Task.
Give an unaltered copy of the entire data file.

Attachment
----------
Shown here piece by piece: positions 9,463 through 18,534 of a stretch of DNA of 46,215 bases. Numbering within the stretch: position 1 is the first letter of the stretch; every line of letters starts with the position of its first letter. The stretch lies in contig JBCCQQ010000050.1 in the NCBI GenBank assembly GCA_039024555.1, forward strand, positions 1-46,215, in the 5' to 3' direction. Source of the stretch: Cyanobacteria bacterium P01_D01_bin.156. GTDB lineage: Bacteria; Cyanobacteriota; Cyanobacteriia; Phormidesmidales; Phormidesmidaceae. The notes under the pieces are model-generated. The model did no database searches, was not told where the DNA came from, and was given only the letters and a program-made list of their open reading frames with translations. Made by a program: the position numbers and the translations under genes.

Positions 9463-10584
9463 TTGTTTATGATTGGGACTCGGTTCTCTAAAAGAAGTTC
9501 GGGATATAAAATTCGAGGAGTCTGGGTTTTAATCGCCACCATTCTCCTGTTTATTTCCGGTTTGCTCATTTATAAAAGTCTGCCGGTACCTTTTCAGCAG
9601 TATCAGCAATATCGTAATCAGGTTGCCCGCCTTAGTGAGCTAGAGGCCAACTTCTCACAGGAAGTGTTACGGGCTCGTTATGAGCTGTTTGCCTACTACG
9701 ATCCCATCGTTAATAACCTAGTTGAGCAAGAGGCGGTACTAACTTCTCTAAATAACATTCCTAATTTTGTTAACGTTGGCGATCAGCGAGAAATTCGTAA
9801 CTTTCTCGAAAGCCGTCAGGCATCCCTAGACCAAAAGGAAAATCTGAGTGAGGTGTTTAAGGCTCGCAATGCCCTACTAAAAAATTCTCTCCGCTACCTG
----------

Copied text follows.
Shown here piece by piece: positions 9,463 through 18,534 of a stretch of DNA of 46,215 bases. Numbering within the stretch: position 1 is the first letter of the stretch; every line of letters starts with the position of its first letter. The stretch lies in contig JBCCQQ010000050.1 in the NCBI GenBank assembly GCA_039024555.1, forward strand, positions 1-46,215, in the 5' to 3' direction. Source of the stretch: Cyanobacteria bacterium P01_D01_bin.156. GTDB lineage: Bacteria; Cyanobacteriota; Cyanobacteriia; Phormidesmidales; Phormidesmidaceae. The notes under the pieces are model-generated. The model did no database searches, was not told where the DNA came from, and was given only the letters and a program-made list of their open reading frames with translations. Made by a program: the position numbers and the translations under genes.

Positions 9463-10584
9463 TTGTTTATGATTGGGACTCGGTTCTCTAAAAGAAGTTC
9501 GGGATATAAAATTCGAGGAGTCTGGGTTTTAATCGCCACCATTCTCCTGTTTATTTCCGGTTTGCTCATTTATAAAAGTCTGCCGGTACCTTTTCAGCAG
9601 TATCAGCAATATCGTAATCAGGTTGCCCGCCTTAGTGAGCTAGAGGCCAACTTCTCACAGGAAGTGTTACGGGCTCGTTATGAGCTGTTTGCCTACTACG
9701 ATCCCATCGTTAATAACCTAGTTGAGCAAGAGGCGGTACTAACTTCTCTAAATAACATTCCTAATTTTGTTAACGTTGGCGATCAGCGAGAAATTCGTAA
9801 CTTTCTCGAAAGCCGTCAGGCATCCCTAGACCAAAAGGAAAATCTGAGTGAGGTGTTTAAGGCTCGCAATGCCCTACTAAAAAATTCTCTCCGCTACCTG